If 2017 taught us anything, it’s that the age of the straight white male domination is over. Finally, women, people of colour and the LGBT community are making strides in the entertainment industry, creating movies and music that captivated audiences everywhere, proving that these untold stories and histories are as universal as ever. This year was full of historic wins and accomplishments for minority groups—check out our favourites below.
This year’s Emmys were huge win for the minority community. English actor Riz Ahmed took home the award for Outstanding Lead Actor in a Limited Series or Movie for his performance in The Night Of, and became the first Muslim and South Asian actor to win a lead acting Emmy.
Donald Glover’s win for Outstanding Directing for a Comedy Series was another historical win. Glover is now the first African-American to win in the category. He also took the award for Lead Actor in a Comedy Series that night. No biggie.
Lena Waite became the first black woman to win Best Writing in a Comedy Series at the Emmys for the brilliant coming-out episode of Master Of None. In her emphatic acceptance speech, she shouts out her LGBTQIA family, saying, “The things that make us different – those are our superpowers. Every day when you walk out the door and put on your imaginary cape and go out there and conquer the world, because the world would not be as beautiful as it is if we weren’t in it.”
The stunning film directed by Barry Jenkins took home the coveted Best Picture award at this year’s Oscars. Despite the controversy of the awarding (doesn’t that whole La La Land/Moonlight mix up seems like forever ago?), it was still monumental—it was the first film with an all-black cast and first LGBT film to win the award. Additionally, Mahershala Ali, who took home Best Supporting Actor, became the first Muslim to win an acting Oscar.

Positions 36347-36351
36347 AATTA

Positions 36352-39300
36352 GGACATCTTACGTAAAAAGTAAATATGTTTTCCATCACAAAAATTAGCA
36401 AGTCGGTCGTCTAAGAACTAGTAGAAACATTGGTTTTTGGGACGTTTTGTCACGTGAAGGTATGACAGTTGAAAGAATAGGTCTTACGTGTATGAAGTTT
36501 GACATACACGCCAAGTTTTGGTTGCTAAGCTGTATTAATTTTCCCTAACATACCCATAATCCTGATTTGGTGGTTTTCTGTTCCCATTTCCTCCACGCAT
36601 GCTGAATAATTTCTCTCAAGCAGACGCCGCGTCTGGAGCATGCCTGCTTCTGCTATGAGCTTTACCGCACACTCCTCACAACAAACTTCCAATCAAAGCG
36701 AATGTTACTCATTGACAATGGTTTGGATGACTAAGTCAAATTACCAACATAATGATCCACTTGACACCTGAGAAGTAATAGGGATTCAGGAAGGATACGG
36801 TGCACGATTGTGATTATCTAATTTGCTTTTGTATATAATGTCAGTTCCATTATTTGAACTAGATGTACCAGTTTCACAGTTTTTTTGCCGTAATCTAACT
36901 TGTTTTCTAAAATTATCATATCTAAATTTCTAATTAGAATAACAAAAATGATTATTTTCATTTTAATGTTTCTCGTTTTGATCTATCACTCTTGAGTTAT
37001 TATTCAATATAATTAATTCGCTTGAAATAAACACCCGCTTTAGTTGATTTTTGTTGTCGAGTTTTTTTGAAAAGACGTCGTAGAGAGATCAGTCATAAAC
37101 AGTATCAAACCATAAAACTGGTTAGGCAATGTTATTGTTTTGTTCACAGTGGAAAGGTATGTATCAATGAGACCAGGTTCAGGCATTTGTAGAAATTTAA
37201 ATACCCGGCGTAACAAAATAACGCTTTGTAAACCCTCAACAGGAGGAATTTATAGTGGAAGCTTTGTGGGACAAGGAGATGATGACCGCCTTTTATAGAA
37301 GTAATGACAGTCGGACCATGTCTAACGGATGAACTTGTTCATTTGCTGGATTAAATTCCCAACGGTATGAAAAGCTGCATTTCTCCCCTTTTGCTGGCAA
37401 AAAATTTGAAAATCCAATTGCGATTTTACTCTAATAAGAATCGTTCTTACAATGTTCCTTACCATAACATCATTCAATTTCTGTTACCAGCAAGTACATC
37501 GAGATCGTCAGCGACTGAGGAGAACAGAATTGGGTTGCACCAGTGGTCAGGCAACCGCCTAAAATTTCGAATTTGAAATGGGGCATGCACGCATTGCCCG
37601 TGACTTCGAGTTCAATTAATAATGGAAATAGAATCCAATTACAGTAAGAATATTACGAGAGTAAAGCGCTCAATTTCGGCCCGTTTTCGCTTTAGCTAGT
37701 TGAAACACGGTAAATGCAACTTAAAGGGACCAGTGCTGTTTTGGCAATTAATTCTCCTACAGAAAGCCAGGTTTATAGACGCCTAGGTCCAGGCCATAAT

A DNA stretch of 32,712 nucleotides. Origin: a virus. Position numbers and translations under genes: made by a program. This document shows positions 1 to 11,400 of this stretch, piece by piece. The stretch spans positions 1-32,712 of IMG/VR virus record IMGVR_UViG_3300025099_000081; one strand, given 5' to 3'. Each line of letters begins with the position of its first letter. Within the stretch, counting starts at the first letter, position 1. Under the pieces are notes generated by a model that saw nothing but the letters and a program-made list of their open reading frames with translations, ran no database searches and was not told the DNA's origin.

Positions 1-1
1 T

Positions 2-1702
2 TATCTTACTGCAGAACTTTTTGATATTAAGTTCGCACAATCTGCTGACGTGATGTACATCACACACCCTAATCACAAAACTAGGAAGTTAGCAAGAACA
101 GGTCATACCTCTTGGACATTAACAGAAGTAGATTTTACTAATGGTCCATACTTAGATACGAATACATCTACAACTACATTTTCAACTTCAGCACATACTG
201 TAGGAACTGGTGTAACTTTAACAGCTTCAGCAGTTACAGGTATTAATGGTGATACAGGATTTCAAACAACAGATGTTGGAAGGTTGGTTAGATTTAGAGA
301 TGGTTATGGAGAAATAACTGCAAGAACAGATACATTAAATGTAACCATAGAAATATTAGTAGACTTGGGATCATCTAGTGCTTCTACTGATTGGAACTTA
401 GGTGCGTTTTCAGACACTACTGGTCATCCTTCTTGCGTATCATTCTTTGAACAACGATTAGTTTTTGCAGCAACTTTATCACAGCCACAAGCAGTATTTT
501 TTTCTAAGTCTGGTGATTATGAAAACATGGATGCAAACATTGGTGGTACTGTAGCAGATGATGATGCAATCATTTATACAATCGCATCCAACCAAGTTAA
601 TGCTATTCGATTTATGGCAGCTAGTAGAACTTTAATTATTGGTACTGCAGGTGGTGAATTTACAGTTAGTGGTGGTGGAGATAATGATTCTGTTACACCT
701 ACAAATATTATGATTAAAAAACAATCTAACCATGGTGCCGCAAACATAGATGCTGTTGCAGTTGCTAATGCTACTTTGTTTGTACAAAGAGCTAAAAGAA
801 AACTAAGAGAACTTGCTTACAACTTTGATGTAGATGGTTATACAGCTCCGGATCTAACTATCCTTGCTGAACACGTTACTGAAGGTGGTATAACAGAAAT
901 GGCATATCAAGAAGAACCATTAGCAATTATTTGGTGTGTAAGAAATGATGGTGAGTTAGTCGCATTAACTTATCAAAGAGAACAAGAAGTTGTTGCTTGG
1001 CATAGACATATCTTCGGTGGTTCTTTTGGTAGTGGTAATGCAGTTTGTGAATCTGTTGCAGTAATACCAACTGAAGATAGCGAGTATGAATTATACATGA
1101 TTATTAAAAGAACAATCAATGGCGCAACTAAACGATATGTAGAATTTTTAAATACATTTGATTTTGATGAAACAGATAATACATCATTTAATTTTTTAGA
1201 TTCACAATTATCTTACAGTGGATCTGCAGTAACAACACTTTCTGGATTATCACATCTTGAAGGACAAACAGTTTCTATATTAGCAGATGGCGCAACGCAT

Other than having one of the most viral songs this year, this regular degular shmegular girl from the Bronx also became the first female rapper to top the charts since Lauryn Hill in 1998. Talk about making money moves.
New York-born comedian Hari Kondobolu took on one of the biggest South Asian stereotypes in media—Apu Nahasapeemapetilon from The Simpsons. In his doc, The Problem With Apu, he addresses the issue with Apu, who is shockingly voiced by Caucasian voice actor Hank Azaria. With the help of other notable celebs of colour including Aziz Ansari, Hassan Minhaj, and Whoopi Goldberg, the film dives into the troubled history of Asian representation in media, empowering minorities and finally demanding change from The Simpsons writers and producers.